Once the new CBA is in place, the Panthers plan to work toward re-signing five players whose contracts are set to expire: running back DeAngelo Williams, center Ryan Kalil, defensive end Charles Johnson and linebackers Thomas Davis and James Anderson.
Williams' contract could be the trickiest as the Panthers know it will take big money to re-sign him and that they have other solid backs waiting in the wings in Jonathan Stewart and Mike Goodson.
Williams is a candidate for the franchise tag, as are Johnson and Kalil.
The Panthers are confident they will re-sign Johnson, Kalil and Davis, but the jury is out on Williams and Anderson.
Cornerback Richard Marshall told reporters late in the season the Panthers don't want him back and he plans to hit the free-agent market.
The Panthers have a decision to make on quarterback Matt Moore, whose contract is also up. In all likelihood the Panthers are going to bring in a veteran to compete for the starting job so Moore could be out of luck, even though he's said he wants to return.
1. Quarterback: Even general manager Marty Hurney admits finding stability at the quarterback position is the team's most pressing need. Jimmy Clausen was 1-9 as a starter last season and had just three touchdown passes in those games. The Panthers planned to take Andrew Luck of Stanford with the No. 1 pick in the draft, but he decided to stay in school. Auburn's Cam Newton is a possibility for the Panthers, but might be a stretch at No. 1 given his raw skills. He's more of an option if the team were to trade down. Look for the Panthers to solidify this position either in the free-agent market or via trade.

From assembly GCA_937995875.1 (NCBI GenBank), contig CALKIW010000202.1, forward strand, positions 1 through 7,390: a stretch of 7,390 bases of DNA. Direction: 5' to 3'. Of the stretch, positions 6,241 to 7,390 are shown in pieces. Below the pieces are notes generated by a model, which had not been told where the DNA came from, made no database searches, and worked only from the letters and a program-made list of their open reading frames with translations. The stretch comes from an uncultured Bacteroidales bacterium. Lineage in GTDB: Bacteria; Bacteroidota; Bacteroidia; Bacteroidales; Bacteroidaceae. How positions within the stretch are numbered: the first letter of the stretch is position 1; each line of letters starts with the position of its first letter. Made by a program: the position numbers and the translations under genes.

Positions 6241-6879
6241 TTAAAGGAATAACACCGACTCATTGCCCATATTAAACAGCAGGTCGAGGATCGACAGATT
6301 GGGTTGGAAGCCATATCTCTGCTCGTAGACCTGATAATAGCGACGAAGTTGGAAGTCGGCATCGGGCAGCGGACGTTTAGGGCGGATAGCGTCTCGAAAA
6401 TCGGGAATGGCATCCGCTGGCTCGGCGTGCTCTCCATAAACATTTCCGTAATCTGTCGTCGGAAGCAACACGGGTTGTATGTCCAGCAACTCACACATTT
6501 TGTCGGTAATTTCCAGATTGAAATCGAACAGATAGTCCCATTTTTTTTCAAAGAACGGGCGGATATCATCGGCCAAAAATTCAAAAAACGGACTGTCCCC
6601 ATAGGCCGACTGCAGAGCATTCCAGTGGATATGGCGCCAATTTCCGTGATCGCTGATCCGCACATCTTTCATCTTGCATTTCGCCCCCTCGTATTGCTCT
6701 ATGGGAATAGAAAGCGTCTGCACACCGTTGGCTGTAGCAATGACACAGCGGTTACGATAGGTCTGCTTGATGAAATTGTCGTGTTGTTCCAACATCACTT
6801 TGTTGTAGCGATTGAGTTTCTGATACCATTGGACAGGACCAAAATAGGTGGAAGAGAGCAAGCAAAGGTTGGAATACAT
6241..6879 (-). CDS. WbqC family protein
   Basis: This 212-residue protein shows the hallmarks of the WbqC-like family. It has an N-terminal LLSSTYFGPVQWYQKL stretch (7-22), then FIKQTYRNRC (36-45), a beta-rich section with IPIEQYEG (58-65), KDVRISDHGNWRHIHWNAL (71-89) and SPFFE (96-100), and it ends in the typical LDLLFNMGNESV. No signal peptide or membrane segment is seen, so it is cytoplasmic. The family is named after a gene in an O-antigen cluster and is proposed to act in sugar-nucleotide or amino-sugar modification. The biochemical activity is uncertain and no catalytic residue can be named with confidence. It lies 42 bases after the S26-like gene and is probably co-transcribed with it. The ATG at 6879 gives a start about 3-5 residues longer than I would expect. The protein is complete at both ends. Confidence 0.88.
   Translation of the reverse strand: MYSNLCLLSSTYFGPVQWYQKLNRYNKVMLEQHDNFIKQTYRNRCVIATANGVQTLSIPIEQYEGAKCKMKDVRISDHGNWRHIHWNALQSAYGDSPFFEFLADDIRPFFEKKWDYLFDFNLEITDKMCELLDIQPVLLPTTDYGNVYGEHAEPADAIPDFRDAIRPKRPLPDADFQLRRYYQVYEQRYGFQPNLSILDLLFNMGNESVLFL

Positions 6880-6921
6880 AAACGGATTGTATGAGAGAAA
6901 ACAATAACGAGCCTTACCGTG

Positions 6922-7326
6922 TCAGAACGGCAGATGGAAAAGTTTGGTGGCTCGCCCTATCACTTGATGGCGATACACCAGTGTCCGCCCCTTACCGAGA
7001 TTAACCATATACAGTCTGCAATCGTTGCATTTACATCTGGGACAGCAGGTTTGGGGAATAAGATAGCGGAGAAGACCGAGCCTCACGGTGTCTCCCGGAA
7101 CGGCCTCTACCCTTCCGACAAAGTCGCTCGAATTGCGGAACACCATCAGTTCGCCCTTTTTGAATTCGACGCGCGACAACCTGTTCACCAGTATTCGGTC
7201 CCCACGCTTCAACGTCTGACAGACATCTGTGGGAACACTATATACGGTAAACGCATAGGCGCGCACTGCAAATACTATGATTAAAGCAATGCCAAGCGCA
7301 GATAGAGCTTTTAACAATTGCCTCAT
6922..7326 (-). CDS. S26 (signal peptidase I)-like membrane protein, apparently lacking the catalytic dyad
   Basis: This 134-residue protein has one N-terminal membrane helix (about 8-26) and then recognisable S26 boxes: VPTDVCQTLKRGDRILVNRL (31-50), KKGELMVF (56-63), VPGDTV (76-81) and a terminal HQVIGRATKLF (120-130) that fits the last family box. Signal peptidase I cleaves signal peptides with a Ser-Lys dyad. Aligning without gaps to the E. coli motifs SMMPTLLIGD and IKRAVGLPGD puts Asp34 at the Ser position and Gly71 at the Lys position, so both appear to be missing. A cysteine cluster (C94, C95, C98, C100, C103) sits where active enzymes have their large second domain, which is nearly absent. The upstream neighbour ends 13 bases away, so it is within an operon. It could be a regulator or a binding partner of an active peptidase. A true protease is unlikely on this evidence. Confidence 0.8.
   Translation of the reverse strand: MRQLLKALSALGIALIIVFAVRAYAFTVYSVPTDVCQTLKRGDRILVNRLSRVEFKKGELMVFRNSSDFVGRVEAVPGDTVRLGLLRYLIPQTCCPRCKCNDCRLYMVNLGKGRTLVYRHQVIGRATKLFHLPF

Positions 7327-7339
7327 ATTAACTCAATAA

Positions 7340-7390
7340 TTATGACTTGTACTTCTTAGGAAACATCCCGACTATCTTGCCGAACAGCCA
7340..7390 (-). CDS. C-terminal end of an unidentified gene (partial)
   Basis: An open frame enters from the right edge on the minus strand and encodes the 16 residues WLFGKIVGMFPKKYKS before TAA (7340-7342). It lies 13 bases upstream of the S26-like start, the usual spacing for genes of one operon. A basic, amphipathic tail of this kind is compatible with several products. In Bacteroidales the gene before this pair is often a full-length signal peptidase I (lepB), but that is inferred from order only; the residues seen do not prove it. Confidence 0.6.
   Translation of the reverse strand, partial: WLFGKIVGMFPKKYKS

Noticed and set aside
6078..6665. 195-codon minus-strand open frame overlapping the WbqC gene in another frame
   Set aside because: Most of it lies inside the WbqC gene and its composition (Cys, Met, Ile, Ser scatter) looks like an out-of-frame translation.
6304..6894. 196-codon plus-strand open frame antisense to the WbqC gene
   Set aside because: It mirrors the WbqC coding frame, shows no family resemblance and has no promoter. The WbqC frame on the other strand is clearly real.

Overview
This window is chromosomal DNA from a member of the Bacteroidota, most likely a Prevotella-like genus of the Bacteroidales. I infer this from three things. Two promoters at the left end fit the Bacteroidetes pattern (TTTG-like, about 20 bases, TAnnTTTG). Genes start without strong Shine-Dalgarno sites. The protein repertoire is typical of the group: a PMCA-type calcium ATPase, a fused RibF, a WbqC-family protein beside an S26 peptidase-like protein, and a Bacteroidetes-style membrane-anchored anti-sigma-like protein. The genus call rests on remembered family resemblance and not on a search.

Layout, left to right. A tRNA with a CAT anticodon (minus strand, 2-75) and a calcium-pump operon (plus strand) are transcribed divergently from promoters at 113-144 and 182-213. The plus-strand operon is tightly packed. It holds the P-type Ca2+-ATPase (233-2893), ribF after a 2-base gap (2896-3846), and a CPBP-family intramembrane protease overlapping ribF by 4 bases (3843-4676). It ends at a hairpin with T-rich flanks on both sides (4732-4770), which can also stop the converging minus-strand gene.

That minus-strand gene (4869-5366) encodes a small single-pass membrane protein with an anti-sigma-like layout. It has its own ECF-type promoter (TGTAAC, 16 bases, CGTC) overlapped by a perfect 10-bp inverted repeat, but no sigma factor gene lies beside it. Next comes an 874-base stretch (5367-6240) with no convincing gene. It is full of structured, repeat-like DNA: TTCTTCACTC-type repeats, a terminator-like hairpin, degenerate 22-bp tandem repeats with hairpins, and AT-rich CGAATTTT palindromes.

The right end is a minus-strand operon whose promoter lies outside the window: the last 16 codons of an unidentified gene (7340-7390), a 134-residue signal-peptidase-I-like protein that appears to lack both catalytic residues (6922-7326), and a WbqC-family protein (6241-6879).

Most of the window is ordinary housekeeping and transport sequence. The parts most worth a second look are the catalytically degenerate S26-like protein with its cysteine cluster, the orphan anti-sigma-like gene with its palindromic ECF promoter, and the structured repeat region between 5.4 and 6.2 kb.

2. Defensive tackle: The Panthers finished up with Derek Landri and Nick Hayden as their starting defensive tackles last season and former defensive line coach Brian Baker admitted the team desperately needs to upgrade here. Auburn's Nick Fairley seems to be the likely pick for the Panthers at No. 1 if everything checks out.
3. Tight end: In switching to an offense similar to that of the San Diego Chargers, the Panthers have made it pretty clear they need to upgrade at tight end. The Chargers have Antonio Gates, while the Panthers have Dante Rosario, Jeff King and Gary Barnidge. Each of those three have skills, but the Panthers want a guy who can do it all. Look for them to find that guy in free agency or via trade.
4. Cornerback: The Panthers could lose Richard Marshall in free agency - he has said the team informed his agent he won't be asked to come back next year - which means cornerback is a major issue. Marshall started last year alongside Chris Gamble before Gamble was benched for walking out of a team meeting. Captain Munnerlyn is a solid nickel back but not someone you want to count on as an every-down starter. LSU's Patrick Peterson is an option at No. 1, but the Panthers may look for veteran help here.
5. Right guard: The Panthers took a step back last season on the line largely because they couldn't find a suitable right guard. The injury to Jeff Otah forced Geoff Schwartz to move to right tackle and forced Mackenzy Bernadeau to start. Eventually Bernadeau was benched and Schwartz moved inside to guard and Garry Williams started at right tackle. If Otah can come back healthy maybe Schwartz can be the regular starter, but it wouldn't hurt for the Panthers to find a mid-level guard in free agency on the cheap.
MEDICAL WATCH: No updates.